For 35 years it has sat there untouched, beyond the reach of Pro Bowlers and Super Bowl winners alike.
It’s a number unlikely to wow you, but it has remained atop the team’s record books for three and a half decades.
In 1985, Steve Largent tallied 1,287 receiving yards, which led the NFL and set a Seahawks record that has yet to be eclipsed. But just like he did to Budda Baker in Arizona, DK Metcalf is about to run it down.
Last year as a rookie, Metcalf rocked a Largent jersey in the Seahawks’ locker room after the first game of the season. The reason was clear: “He’s the GOAT receiver in Seattle,” Metcalf said, “so I’m trying to be just like him.”
Largent returned the admiration for Metcalf, comparing him to the NFL’s GOAT receiver, Jerry Rice.
“I think DK has the opportunity to do the same type of thing,” Largent said. “He’s bigger, stronger and runs better than Jerry. He’s a good wide receiver. Whether he’ll be a great wide receiver, that’s yet to be seen.”
Well, in year two of his career, Metcalf is second in the NFL in receiving yards with 1,180 — 70 behind Chiefs tight end Travis Kelce. That means with three games to go, he needs just 108 yards to pass Largent.
It’s not a guarantee — he has had games this year in which he was held to 23, 28 and 46 yards — and there is always the threat of injury. But as Seahawks coach Pete Carroll said Friday, “It’d be hard to keep him from getting it.”
Metcalf wasn’t made available to the media this week, but Seahawks quarterback Russell Wilson was. He worked out with Metcalf in Mexico and California throughout the offseason, developing on-field chemistry and an off-the-field bond.
Thursday, Wilson was asked about the prospect of Metcalf surpassing Largent, and the signal caller was quick to gush about his prolific teammate.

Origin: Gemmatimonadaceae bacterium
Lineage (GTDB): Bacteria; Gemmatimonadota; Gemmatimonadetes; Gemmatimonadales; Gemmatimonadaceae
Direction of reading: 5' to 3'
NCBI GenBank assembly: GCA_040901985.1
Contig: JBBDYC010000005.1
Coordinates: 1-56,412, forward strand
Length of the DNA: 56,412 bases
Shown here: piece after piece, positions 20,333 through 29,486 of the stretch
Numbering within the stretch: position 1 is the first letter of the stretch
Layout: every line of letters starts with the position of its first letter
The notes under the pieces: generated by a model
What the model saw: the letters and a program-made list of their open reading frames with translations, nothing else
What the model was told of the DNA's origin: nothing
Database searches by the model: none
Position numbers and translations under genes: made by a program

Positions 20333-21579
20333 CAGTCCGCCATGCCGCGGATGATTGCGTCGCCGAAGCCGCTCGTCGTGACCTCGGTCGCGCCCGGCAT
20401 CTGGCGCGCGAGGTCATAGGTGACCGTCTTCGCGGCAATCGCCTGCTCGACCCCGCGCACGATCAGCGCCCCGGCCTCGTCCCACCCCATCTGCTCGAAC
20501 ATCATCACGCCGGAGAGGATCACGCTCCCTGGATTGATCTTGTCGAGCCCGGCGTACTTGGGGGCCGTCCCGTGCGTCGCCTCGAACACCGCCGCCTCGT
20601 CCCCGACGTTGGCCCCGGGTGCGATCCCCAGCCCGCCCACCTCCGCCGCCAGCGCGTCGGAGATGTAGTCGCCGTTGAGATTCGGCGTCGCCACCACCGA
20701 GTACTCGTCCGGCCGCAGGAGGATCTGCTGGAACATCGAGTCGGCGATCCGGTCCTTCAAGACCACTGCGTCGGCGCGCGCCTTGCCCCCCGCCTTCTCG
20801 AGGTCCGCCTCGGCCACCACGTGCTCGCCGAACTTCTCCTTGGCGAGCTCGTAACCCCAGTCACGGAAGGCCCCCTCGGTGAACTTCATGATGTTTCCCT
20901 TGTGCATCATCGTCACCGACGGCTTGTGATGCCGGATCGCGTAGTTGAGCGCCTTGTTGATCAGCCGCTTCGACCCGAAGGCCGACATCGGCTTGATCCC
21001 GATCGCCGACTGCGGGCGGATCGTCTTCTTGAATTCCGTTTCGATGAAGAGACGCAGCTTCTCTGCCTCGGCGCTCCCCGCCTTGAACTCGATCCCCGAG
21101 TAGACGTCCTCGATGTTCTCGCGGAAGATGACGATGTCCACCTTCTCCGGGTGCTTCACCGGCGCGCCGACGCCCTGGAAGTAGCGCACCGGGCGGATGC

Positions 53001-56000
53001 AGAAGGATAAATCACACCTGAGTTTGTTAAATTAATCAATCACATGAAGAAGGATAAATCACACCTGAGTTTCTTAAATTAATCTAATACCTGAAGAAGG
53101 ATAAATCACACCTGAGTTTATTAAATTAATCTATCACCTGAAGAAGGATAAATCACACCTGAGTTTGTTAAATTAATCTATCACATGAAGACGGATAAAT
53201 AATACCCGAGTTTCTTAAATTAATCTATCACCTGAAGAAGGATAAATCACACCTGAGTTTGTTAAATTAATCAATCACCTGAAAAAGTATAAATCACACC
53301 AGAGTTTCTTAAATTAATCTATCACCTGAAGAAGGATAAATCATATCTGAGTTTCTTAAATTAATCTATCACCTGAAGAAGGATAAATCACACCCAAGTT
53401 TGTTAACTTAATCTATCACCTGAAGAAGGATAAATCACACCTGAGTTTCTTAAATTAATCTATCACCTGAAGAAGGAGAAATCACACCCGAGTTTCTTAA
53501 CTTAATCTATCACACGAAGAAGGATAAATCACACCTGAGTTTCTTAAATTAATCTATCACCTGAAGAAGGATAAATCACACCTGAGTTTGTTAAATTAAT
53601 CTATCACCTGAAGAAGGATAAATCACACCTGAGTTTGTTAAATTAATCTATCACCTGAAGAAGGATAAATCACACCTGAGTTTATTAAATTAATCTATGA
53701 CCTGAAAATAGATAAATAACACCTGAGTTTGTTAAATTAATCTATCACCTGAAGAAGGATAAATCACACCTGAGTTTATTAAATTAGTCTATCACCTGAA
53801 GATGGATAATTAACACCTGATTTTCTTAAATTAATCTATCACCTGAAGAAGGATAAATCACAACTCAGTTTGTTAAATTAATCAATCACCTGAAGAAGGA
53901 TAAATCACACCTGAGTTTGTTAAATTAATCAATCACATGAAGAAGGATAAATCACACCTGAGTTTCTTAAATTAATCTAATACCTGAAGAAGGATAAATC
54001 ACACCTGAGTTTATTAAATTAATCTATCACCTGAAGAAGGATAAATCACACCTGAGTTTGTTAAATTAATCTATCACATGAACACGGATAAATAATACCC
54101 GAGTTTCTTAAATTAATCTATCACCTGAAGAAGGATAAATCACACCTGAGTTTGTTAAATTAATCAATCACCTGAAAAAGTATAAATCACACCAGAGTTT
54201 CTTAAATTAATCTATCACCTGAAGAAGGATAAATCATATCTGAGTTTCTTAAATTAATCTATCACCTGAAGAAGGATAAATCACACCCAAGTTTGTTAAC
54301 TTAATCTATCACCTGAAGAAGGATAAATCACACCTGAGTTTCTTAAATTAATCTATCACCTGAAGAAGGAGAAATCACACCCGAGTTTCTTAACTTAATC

“DK is a special player. Obviously he’s a freak athlete, but he’s super focused on the game in growing and building,” Wilson said. “He can make every catch, do everything you want him to do, and to be even in the same category as a guy like Steve Largent so early is a blessing in itself. And I know he’s definitely grateful for that. He has tons of respect for Steve as well. He always talks about him. And we want to be great together. Hopefully there’s a lot more things he can do along the road. Hopefully that won’t be the only record he breaks. And hopefully I can be a part of it for a long time with him.”
It seems absurd now that 63 players went before Metcalf in the 2019 draft. Yes, there were some concerns about a neck injury he suffered in college as well as his route-running, but few players at any position are as dynamic as him.
His 10 touchdown catches are fifth in the league. His 17.1 yards per reception are third (first among players with more than 1,000 receiving yards). And at 6 foot 4 and 230 pounds, he can deliver bone-crushing hits generally reserved for running backs.
In other words, the kind of guy that makes Seahawks offensive coordinator Brian Schottenheimer’s job a lot easier.
There are sections on Schottenheimer’s call sheet that specifically try to get the ball to Metcalf. The reality, though, is those sections aren’t always necessary.
“Terrific player, and at times, to be honest, you don’t have to try to get him the ball,” Schottenheimer said. “It’s just the way the game goes. They isolate him where there’s a matchup that Russ sees and he’s so talented that the ball goes there and it’s like, ‘Boy, I wasn’t expecting it to go there’ and it does.”
Sunday, Metcalf will get a crack at the record against the Washington Football Team. Could be tough given that WFT is third in the league in passing defense. But if he does break the record, what will Largent himself think?
I asked him Friday via text. His response? One word, one jersey number, and an exclamation point.